When you listen to a language for the first time, you can’t even tell where one word ends and the other begins, but if you memorize thousands of words in writing then you essentially ‘cheat’. You learn how to take the the originally unbroken streams of sound that make up spoken sentences, and break them into a sequence of discrete words, without having to figure it out yourself through listening. To re-state the general hypothesis that I italicized in the previous paragraph in terms of this specific example, I should state that it seems likely that there’s a lot of nuance that one’s ear must be tuned to in order to initially take spoken sentences and chunk them into individual words, which would no longer be necessary once one knows enough words and sentence patterns to know what words are being said in what order based less on raw listening prowess and more on non-listening-based knowledge of vocabulary and sentence patterns. Natives would necessarily acquire this nuance since they learn through listening to their parents and other people around them, rather than through memorizing lists of words and reading widely before speaking properly, and thus nuance phonetic awareness then subconsciously informs their pronunciation, pitch accent, and so forth. On the other hand, the average foreign learner doesn’t have to go through this initial process of using only raw listening ability to identify the constituent parts of sentences (since vocabulary lists compiled by others perform that function for them), and as a result they’re likely to end up with a less nuanced ear for the sounds. Our mouth naturally follows our ears, and thus if our ears cheat then our pronunciation doesn’t develop properly.
To make this analysis more concrete, consider a technique that I’ve been using for quite a while: While most learners memorize long lists of words, learn a model for the grammar of the language, and do a lot of reading before they’re able to speak very well, I’ve done most of my acquisition through just listening. When I want to learn new words, I listen to audio (e.g., a YouTube video where a Japanese person is talking about something), and then I try to understand; if a word comes up that I don’t know, I look it up with an app on my phone and then later add it to my SRS. It might seem roundabout to look for words in the wild, especially since I might listen to a video and not make out any new words. Surely I could just grab a frequency list and memorize a bunch of words, which I could then solidify through listening and speaking! But there’s good reason for what I do. The simple fact is that with this method, I’m unable to learn any new words that I can’t hear well enough in normal speech to then look up. This means that it’s unlikely that I’ll learn any word that my ears aren’t pretty well tuned to, since words like that would be hard to hear and then look up. The overall effect of this method is that I end up with a native-like hurdle for learning about the existence of a word and associating it with a meaning: Like a small child growing up immersed in the language, I can learn words only if I can hear them properly. Although my pronunciation, pitch accent, and so on in Japanese certainly have plenty of issues in need of smoothing out, without explicitly working on my accent this method has smoothly and naturally resulted in speech that’s much more natural than that of the average foreigner.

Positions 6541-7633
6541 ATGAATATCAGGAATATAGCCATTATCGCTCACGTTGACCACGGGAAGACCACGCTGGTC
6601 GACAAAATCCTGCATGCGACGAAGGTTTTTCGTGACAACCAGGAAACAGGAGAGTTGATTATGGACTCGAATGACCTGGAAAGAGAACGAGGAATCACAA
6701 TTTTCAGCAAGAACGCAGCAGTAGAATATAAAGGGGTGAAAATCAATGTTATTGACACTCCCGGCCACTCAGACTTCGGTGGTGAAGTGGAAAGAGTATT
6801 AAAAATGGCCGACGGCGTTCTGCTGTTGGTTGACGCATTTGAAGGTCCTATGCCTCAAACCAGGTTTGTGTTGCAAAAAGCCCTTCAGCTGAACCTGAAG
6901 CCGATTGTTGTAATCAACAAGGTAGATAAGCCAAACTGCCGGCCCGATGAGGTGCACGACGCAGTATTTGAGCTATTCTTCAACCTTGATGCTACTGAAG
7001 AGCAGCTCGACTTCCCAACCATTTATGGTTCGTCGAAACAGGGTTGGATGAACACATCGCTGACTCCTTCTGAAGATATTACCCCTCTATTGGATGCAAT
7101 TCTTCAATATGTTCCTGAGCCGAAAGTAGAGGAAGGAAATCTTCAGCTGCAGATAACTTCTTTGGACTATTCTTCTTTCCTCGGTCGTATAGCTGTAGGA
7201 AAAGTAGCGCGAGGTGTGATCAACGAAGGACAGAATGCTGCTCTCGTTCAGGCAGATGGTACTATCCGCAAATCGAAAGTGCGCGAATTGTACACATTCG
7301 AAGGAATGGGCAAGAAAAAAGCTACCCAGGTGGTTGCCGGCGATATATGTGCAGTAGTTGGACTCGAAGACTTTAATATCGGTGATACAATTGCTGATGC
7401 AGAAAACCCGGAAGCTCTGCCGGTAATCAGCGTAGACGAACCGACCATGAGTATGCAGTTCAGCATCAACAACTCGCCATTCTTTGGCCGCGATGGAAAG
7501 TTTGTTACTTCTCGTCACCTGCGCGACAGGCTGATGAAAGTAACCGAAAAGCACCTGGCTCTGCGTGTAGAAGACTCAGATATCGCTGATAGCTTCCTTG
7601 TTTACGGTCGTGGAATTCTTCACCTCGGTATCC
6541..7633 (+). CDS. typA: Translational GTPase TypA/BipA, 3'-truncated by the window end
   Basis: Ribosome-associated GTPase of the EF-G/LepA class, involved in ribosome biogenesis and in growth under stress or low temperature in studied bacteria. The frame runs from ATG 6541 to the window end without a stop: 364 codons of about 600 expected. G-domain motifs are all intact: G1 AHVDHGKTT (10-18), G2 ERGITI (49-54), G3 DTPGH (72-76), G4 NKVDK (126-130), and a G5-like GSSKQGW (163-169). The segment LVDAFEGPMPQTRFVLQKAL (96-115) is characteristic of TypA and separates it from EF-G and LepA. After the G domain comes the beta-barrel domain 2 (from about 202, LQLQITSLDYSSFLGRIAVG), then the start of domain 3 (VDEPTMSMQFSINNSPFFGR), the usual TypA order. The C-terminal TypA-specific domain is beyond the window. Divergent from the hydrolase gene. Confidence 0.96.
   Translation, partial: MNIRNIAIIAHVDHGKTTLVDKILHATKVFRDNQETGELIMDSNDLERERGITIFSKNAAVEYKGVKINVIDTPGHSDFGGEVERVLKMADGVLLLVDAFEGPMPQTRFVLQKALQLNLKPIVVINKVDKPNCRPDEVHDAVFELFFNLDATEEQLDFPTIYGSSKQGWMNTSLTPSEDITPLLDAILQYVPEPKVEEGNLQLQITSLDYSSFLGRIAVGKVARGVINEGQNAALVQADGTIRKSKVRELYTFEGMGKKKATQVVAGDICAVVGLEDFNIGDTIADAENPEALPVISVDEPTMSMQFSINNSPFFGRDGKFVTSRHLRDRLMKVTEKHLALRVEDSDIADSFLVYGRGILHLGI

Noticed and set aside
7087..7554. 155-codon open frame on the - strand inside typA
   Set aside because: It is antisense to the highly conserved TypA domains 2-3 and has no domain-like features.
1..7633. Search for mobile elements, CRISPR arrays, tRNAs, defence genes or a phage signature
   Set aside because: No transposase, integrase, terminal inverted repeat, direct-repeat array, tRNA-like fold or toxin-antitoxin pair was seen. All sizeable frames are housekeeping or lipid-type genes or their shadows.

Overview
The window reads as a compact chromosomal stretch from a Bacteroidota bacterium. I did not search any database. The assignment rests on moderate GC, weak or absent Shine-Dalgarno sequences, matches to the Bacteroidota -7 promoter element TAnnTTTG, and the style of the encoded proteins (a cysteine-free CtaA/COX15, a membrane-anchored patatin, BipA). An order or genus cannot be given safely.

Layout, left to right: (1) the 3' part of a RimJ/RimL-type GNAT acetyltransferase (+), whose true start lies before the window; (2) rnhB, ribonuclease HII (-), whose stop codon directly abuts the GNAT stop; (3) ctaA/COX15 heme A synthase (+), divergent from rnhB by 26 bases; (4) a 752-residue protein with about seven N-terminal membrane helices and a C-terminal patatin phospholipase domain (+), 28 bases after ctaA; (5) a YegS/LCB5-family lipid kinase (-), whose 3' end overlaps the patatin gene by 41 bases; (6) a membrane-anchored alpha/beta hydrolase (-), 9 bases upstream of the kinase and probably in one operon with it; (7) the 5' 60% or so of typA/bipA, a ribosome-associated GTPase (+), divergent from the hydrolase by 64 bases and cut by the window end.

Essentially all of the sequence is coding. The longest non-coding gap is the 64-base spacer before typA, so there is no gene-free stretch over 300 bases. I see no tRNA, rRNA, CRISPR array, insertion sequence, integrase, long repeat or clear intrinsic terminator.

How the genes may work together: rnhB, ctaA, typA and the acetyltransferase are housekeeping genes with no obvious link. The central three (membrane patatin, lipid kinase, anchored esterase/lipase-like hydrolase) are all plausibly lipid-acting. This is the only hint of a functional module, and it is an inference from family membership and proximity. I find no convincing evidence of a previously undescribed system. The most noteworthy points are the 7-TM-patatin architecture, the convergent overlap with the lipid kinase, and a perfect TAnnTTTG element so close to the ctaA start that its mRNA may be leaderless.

I originally started thinking about this when I asked myself the question: Why do native speakers acquire pitch accent without trying, whereas for foreigners it often goes over their head unless they look into it specifically? Certainly you don’t need a solid ear for pitch accent to understand native speech, so why do natives learn it so seamlessly? While this is an experimental thought, I wondered whether what’s going on is that early in the acquisition process for natives (and those employing a method that’s supposed to approximate native-like acquisition), attention paid to pitch accent helps the learner with tasks like taking the long sequence of phonemes making up a given sentence and chunking them into individual words, and therefore more foreigners wouldn’t be subconsciously incentivized to acquire a proper ear for pitch accent simply because they ‘cheat’ in this regard by having other people who have already learned the language compile lists of words for them that they can then drill). That is, natives acquire pitch accent by necessity, while foreigners circumvent this and thus end up with good listening comprehension despite not having developed an ear for pitch accent.
In light of this theory, I would recommend acquiring the fundamentals of Japanese through a method called repetitive listening. This is where you search for spoken content that’s interesting to you, and then listen to it over and over until you master it. For example, let’s say you find a YouTube video that’s 5-20 minutes long where a Japanese person is telling a story. You listen to it once and confirm that you’re interested in understanding it. You could then put it on a portable mp3 player, and listen to it a few times every day while taking a walk. Whenever a word comes up where you don’t know the meaning but you can make out the sound structure well enough to look it up, then you can look it up with an app like Imiwa. Since Imiwa conveniently saves your search history, every few days you can take your search history and add it to an SRS like Anki. If you use this technique on a regular basis for a long time, it will lead to you acquiring thousands of new words not only in context but also in a way where you weren’t able to ‘cheat’; you acquired them only because your ears were ready for them, and no sooner. This will ensure that you’ll develop listening comprehension in a way that’s natural, rather than using a volatile shortcut that harms you speech. And then once you get to a reasonably high level with listening comprehension, you can safely and effectively move onto incorporating a lot of reading.